Ensuring a good year is not just about welcoming good luck, however. Stopping bad luck from coming into your house and into your life is equally important. This explains the liberal—and ear-shattering—use of firecrackers in Chinese celebrations, the noise of which is supposed to “scare away” bad luck. However, the Spring Festival value with the biggest practical impact is probably the idea of tuánjù 团聚 or “reunion”. Combined with traditional Confucian notions of filial piety (basically “respect your elders” on steroids), this produces a powerful stimulus for all to return home and guònián 过年, or ring in the new year, with one’s family. This even includes family members who are no longer “of this world”, and many Chinese will take the opportunity to make offerings to their ancestors.
Once the family is assembled, it’s time for the main event of any Chinese gathering: eating —and lots of it! Meals occur throughout the extended Spring Festival season, but the most important is the New Year’s Eve reunion dinner or niányèfàn 年夜饭. Once again, the focus is on foods with a dual meaning. Fish (yú 鱼) is popular since it sounds like (yú 余), meaning extra or bonus. Dumplings are also common due in part to their resemblance to ancient Chinese gold ingots. One might also suspect that people eat fish and dumplings because, let’s be honest, they taste pretty damn good!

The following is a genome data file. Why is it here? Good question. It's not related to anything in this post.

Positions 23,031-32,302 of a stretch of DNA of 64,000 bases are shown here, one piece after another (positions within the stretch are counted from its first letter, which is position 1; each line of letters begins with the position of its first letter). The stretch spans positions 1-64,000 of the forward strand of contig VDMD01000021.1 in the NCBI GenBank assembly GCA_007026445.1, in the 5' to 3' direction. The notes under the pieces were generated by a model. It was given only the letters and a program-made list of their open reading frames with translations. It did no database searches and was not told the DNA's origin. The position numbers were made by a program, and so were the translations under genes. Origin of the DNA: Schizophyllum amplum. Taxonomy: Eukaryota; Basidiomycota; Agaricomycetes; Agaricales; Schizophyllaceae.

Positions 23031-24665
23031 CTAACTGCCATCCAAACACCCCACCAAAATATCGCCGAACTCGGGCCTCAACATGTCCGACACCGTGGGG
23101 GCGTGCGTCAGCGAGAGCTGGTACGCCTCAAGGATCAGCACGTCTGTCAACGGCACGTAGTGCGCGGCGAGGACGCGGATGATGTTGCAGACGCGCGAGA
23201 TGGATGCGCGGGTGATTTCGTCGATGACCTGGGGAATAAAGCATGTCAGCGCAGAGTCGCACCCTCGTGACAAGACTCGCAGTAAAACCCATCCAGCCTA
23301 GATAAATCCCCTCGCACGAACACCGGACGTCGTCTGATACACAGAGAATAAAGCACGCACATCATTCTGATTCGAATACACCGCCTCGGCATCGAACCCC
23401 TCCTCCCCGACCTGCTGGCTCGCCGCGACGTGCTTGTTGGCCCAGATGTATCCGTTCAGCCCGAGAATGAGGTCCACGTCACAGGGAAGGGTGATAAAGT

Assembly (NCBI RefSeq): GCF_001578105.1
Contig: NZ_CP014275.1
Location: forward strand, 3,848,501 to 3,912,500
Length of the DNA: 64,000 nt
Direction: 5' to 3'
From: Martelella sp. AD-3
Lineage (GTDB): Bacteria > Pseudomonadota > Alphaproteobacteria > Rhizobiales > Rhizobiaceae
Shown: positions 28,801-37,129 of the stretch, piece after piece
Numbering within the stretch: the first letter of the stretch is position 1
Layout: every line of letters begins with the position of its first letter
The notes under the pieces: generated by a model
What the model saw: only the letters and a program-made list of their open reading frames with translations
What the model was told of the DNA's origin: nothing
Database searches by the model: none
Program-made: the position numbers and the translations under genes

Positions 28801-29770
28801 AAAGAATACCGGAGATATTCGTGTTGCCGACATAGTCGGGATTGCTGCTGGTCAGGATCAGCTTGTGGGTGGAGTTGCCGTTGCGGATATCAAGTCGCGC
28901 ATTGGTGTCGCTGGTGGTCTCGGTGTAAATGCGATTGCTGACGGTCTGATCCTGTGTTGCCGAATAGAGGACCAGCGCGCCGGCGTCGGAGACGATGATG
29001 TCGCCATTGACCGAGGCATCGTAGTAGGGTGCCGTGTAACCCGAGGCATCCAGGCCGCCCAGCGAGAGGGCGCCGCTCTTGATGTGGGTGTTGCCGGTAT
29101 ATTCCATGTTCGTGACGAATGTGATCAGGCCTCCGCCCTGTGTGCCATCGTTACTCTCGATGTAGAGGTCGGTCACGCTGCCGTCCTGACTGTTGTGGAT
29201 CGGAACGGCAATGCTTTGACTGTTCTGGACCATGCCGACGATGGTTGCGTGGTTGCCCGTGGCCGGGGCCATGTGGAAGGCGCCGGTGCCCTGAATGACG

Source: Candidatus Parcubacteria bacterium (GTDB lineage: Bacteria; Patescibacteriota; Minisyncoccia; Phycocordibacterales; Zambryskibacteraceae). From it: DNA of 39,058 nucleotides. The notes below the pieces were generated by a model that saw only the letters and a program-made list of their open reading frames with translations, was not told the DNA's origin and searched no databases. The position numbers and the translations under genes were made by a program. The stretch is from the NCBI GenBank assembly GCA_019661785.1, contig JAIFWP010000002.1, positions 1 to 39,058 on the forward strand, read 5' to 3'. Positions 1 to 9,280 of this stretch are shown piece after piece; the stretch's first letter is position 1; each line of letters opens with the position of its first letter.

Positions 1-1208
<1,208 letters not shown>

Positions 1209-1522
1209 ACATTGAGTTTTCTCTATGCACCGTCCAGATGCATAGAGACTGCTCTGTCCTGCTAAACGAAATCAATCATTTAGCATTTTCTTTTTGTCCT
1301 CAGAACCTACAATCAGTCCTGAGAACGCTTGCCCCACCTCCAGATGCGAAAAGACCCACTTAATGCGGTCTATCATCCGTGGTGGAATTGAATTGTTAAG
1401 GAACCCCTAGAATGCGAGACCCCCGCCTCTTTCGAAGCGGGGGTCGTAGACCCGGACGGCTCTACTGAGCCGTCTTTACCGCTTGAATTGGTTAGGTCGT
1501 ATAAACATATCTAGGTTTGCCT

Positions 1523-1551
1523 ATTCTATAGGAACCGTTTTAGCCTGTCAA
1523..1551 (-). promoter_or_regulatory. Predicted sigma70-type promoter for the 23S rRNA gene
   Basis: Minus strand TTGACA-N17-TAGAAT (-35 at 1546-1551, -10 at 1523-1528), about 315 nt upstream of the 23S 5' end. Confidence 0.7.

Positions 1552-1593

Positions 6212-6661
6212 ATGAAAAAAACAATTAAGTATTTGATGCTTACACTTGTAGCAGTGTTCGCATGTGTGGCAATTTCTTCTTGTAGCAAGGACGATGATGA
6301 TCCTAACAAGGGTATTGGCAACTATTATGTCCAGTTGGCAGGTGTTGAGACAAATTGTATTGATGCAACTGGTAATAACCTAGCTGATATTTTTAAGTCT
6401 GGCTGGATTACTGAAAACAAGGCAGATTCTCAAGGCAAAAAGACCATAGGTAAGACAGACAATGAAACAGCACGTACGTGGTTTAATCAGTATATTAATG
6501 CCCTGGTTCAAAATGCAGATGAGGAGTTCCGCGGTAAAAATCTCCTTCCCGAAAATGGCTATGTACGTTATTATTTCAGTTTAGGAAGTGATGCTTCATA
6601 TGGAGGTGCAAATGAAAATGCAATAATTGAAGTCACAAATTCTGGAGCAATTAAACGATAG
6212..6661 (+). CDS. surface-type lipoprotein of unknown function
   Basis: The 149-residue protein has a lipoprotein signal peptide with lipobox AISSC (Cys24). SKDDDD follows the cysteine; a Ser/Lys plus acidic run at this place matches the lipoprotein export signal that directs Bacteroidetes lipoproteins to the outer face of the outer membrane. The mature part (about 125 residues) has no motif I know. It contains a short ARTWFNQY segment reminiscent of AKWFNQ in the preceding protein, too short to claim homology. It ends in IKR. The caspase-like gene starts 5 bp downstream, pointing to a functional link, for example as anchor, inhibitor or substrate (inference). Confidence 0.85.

Spring Festival in a Changing China
The rapid development of the economy since the late ’70s has led to massive changes in Chinese culture. While traditions, especially Spring Festival, remain strong, they’ve also evolved to serve the needs of China’s changing people and society.
Increasing prosperity brought TVs into the homes of many Chinese for the first time in the 1980s. This led to what has become one of China’s most popular modern traditions, the CCTV New Years Gala or chūnwǎn 春晚. This marathon four-hour variety show has been popular since its first broadcast in 1983. In China, it’s common practice to have it on in the background during the New Year’s Eve dinner. Usually, around 800 million people tune in, making it the most watched TV program in the world.